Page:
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Process synchronisation in Linux

The two fundamental concepts in a Linux operating system are processes and time slice. A process is an instance of a program that is being executed by the computer’s operating system. When we say that two computers are communicating with each other, we mean that two processes, one running on

Parent and Child PID

The following snapshot (Fig 5 above) displays the output of this program.
As mentioned earlier, Linux operates on the principle of time slices. Usually, after the execution of fork() system call, the time slice is given to the child process. Because of the switching, let us assume that the parent gets the time slice before the child completes its execution. Consider a situation where the parent process terminates before the child process. Then what will happen to the child process? We will have a fatherless child and we call such process as orphan process. Linux provides a system call called sleep() and it is used to introduce a specific amount of delay in a process (see Fig 6, 7 below).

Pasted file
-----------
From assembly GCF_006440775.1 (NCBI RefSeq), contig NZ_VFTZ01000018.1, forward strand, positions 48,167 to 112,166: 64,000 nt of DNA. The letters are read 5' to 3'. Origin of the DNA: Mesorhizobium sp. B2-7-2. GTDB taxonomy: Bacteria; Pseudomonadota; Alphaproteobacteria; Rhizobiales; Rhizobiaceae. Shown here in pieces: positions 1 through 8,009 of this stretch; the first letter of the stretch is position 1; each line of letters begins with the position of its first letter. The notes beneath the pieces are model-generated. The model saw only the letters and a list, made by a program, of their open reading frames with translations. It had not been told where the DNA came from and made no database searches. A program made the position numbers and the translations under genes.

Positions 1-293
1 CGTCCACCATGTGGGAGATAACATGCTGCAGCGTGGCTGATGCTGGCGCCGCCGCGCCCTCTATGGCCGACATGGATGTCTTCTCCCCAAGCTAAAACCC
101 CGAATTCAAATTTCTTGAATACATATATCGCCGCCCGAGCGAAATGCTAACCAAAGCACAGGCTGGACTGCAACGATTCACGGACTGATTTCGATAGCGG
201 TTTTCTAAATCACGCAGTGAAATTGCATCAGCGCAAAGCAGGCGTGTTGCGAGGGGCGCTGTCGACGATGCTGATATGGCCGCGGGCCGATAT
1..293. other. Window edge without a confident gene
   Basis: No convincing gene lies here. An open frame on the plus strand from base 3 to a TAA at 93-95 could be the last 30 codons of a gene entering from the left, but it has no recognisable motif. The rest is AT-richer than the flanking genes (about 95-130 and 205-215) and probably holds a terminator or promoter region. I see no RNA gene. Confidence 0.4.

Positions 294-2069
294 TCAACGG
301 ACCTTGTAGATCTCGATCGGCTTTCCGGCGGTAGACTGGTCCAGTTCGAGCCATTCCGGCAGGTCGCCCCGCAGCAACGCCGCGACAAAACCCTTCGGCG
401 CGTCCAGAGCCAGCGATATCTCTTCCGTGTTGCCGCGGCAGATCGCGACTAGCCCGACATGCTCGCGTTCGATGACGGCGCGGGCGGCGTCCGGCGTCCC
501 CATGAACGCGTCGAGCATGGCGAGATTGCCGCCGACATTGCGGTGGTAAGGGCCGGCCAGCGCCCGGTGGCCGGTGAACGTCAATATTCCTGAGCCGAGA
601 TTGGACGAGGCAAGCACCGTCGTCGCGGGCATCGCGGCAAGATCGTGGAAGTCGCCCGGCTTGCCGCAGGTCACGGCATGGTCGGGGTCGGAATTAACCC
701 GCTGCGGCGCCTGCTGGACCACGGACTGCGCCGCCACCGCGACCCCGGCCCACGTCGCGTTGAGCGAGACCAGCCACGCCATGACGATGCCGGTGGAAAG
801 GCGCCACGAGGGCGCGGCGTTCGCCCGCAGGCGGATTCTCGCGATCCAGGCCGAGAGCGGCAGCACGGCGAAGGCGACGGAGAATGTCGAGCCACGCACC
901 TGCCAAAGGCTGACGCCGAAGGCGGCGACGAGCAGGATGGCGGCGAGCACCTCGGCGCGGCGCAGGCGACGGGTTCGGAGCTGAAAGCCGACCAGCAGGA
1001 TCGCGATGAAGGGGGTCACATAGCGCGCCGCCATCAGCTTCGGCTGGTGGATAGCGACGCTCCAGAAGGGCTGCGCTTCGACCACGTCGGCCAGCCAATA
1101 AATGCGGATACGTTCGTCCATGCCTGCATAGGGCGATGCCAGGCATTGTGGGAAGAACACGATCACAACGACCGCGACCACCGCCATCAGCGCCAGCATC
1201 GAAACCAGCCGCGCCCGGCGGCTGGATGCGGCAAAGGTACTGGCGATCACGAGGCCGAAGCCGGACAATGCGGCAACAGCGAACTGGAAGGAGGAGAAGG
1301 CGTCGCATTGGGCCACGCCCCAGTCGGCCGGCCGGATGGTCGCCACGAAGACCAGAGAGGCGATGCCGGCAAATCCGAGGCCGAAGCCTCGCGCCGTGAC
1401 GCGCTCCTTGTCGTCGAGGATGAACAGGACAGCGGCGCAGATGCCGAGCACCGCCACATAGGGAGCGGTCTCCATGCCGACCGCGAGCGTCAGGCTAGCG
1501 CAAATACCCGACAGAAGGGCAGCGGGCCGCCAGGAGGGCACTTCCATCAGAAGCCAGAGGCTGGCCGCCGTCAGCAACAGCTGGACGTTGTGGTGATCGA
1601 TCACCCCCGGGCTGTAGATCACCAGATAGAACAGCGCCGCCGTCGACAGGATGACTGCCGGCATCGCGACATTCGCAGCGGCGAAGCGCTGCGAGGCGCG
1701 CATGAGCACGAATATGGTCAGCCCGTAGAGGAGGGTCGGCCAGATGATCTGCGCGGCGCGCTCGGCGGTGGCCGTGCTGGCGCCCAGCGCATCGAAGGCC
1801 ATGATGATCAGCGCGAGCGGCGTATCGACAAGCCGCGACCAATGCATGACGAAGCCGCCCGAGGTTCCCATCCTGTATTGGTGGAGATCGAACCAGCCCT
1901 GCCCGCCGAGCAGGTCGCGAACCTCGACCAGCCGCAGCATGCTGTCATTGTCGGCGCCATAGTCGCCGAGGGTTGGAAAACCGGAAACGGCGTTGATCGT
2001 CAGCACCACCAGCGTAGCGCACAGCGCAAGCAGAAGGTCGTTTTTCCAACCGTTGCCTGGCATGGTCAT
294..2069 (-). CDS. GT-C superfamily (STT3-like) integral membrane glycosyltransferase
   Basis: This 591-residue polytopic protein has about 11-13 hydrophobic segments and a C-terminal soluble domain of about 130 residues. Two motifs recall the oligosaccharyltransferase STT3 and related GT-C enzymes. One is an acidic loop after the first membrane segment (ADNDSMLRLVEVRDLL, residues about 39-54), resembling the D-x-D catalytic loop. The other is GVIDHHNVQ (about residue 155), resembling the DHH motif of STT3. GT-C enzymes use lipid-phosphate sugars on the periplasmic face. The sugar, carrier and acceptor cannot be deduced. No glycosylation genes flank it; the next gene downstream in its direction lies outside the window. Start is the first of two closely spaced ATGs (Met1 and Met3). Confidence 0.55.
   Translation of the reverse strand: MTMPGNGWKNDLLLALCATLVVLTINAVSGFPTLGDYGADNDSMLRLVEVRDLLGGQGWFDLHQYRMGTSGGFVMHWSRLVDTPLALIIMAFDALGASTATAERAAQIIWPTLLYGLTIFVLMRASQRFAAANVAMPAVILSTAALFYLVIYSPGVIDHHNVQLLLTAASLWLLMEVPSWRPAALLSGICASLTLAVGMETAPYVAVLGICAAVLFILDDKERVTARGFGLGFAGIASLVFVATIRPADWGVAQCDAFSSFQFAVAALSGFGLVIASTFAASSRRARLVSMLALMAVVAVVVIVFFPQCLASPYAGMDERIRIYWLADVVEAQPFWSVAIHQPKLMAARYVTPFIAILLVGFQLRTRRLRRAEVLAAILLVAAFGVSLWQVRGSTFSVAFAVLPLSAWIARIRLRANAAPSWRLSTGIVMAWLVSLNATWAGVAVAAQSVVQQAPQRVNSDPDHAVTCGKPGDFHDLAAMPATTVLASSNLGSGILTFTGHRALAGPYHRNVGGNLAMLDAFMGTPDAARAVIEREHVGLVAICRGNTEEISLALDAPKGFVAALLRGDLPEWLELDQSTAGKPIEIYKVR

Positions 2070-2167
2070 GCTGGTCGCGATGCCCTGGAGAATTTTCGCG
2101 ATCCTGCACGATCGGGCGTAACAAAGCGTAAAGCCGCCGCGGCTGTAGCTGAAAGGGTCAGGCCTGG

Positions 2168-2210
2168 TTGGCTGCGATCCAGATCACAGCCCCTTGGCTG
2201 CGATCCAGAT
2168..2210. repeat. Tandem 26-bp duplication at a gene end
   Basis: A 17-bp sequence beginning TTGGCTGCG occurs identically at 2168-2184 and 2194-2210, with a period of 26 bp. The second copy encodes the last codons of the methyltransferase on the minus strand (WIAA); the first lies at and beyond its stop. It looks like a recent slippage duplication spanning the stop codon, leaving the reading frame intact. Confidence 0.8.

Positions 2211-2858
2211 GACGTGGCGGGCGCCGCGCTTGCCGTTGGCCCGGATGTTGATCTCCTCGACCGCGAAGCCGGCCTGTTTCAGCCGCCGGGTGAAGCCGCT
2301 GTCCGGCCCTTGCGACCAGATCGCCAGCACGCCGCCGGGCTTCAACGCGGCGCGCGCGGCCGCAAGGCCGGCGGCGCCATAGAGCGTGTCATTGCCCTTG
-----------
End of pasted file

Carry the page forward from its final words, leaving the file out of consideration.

Man page details of sleep system callUsage details of sleep

Let us explain this concept with an example:

#include<stdio.h>
main()
{
int pid;
pid = fork();
if (pid == 0)
{
printf(“Child process and pid is %dn”, getpid());
printf(“ Child’s parent process id is %dn”,getppid());
sleep(20);
printf(“Child process and pid is %dn”,getpid());
printf(“Child’s parent process id is %dn”,getppid());
}
else
{
printf(“Parent process and pid is %dn”,getpid());
printf(“Parent’s parent process id is %dn”,getppid());
}
}

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